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Mantua celebrates being halfway between equator, North Pole


Paul Saunders and West Hants Councillor Shirley Pineo shake on a job well done near Mantua’s newest roadside sign.

There’s a story behind Mantua’s newest road sign.

Paul Saunders, of Lower Burlington, has his doubts about two of the three signs in the province that tell motorists they are halfway between the equator and the North Pole.

But, he’s satisfied the sign in Mantua, which was placed in mid-January using a GPS, is dead on.

“I’ve always been interested in history, geography and legends of the area,” Saunders said, peering at the road sign he had installed along Avondale Road.

“I knew that the line was here and finally I decided to do something about it.”

Saunders mapped out the coordinates for the new sign about two years ago, then asked Shirley Pineo, a West Hants councillor, to see to it that a marker was put in place to recognize the significance of the area that is commonly known as the Lady Slipper Capital of the Maritimes.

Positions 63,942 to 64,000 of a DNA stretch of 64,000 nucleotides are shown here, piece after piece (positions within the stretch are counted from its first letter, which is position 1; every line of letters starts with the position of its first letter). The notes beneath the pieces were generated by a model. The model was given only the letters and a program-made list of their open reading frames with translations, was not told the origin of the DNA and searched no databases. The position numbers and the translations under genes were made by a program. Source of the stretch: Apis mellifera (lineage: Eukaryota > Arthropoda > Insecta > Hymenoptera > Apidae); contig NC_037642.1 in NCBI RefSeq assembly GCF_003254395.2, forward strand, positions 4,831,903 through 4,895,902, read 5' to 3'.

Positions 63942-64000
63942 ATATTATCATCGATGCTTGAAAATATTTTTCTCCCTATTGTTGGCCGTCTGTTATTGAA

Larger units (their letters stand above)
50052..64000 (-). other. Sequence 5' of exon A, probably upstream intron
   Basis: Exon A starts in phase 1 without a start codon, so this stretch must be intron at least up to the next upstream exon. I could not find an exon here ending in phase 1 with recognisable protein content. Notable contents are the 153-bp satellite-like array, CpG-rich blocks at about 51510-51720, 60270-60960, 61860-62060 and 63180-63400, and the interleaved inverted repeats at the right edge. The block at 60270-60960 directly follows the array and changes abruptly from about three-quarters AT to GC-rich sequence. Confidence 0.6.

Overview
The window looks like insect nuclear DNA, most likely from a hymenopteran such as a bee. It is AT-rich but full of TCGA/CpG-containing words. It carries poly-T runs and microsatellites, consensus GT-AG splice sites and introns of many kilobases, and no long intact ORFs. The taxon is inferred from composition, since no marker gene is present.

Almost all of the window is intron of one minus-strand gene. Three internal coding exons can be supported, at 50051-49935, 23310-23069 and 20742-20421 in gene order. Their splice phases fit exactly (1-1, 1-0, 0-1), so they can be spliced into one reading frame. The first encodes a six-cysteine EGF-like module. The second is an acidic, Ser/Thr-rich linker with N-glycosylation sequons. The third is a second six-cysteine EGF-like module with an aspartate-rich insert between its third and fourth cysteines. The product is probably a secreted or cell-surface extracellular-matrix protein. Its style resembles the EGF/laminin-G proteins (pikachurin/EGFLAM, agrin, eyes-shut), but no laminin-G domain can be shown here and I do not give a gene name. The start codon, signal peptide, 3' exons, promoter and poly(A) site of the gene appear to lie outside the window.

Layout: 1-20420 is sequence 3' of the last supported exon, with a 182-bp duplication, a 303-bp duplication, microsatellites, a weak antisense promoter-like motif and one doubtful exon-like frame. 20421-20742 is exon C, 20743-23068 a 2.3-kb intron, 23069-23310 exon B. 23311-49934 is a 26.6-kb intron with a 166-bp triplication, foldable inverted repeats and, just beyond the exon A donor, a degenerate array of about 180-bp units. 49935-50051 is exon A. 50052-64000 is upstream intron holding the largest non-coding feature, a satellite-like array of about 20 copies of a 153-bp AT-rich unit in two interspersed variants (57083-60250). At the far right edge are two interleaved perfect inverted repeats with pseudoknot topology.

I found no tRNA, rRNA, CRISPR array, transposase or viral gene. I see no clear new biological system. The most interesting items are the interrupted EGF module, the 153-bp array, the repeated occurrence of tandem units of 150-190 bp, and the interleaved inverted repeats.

“There’s increasingly more traffic on this highway and [I wanted] more people to know that it’s here,” Saunders said, adding that he gets a “warm feeling” whenever he sees the roadside sign his hard work inspired.

“Now they know.”

Pineo says the sign is one more attraction to add to the area that already boasts the Avon River Heritage Museum and renowned tidal bores.

“This is just another little something that [might make] tourists go, ‘Oh, that’s a nice little spot,’” Pineo said, noting that the municipality’s planning department verified Saunders’ claims using a GPS.

“I’m very pleased that a citizen came forward with the idea.”

The halfway point is designated by the 45th parallel north. There are also signs in place naming Falmouth and Stewiacke as midway points between the equator and the North Pole. 

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